Q: Parents of young, anxious children are often unsure of how to prepare them for a potentially upsetting event. Beyond empathizing with these parents, what tools can I give them to handle these situations?
A: I used to feel a bit helpless when parents asked me how they should tell young children—especially anxious ones—about an upcoming event that may difficult for them. Often attempts to prepare these children in advance for the event, such a doctor’s visit, just lead to prolonged agitation. But not preparing them runs the risk of delivering a shock that’s hard to recover from. Fortunately, a powerful session with a mother and daughter clarified the principles that would come to guide my approach.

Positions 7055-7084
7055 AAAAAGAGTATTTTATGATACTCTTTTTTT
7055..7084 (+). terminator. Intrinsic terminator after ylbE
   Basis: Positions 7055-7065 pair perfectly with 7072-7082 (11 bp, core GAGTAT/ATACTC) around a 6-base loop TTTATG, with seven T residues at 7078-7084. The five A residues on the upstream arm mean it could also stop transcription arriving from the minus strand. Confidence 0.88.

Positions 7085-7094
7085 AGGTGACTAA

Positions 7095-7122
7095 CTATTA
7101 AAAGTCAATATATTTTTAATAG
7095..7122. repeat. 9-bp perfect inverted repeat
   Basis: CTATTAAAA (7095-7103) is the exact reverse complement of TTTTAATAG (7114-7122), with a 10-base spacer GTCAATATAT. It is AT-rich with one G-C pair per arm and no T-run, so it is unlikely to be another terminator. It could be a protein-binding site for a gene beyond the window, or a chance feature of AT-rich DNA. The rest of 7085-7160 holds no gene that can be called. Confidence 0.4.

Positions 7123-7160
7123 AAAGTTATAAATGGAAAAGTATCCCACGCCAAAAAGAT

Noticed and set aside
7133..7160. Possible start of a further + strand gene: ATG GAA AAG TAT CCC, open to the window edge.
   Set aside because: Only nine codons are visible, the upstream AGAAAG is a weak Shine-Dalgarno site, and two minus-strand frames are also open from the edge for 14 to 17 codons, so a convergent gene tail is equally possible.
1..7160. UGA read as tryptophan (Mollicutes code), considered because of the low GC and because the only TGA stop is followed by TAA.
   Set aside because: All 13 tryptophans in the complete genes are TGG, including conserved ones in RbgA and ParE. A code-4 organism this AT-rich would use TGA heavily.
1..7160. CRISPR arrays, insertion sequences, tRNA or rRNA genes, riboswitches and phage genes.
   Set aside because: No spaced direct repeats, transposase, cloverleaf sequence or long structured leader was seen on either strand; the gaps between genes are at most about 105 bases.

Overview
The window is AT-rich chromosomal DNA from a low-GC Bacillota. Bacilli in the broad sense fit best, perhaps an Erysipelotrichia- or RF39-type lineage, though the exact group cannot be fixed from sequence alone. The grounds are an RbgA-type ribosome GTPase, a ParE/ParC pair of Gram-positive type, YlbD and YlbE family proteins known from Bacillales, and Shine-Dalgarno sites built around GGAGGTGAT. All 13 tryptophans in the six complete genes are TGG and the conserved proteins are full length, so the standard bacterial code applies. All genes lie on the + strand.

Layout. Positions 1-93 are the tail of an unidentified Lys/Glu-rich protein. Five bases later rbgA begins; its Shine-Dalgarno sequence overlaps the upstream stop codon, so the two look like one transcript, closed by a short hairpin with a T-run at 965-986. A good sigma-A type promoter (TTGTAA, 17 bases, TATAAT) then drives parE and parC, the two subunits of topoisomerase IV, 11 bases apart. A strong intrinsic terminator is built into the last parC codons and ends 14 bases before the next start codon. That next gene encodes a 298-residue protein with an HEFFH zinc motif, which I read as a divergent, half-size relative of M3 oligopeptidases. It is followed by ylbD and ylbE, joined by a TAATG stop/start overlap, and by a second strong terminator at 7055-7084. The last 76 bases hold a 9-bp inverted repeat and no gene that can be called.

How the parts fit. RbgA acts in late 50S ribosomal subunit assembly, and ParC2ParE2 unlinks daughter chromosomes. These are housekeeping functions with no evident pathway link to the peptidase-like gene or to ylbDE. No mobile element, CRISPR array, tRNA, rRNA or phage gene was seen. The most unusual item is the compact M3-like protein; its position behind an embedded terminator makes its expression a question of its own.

Shoshana, the custodial parent of four-year-old Becca, was in the early stages of a contentious separation from her husband, following years of tension in which their different parenting styles were a continual source of conflict. Shoshana had agreed to overnight visits for Becca, but came to me for help because whenever she told Becca about an upcoming visit, Becca would start showing signs of anxiety, becoming clingy at home with her mother and hoarding toys at school, later saying she was just borrowing them.
Before our first session, I asked Shoshana if she and Becca talked openly about the difficulties with clinging and “borrowing” toys. If they hadn’t, I’d have suggested that Shoshana gently broach the topic as…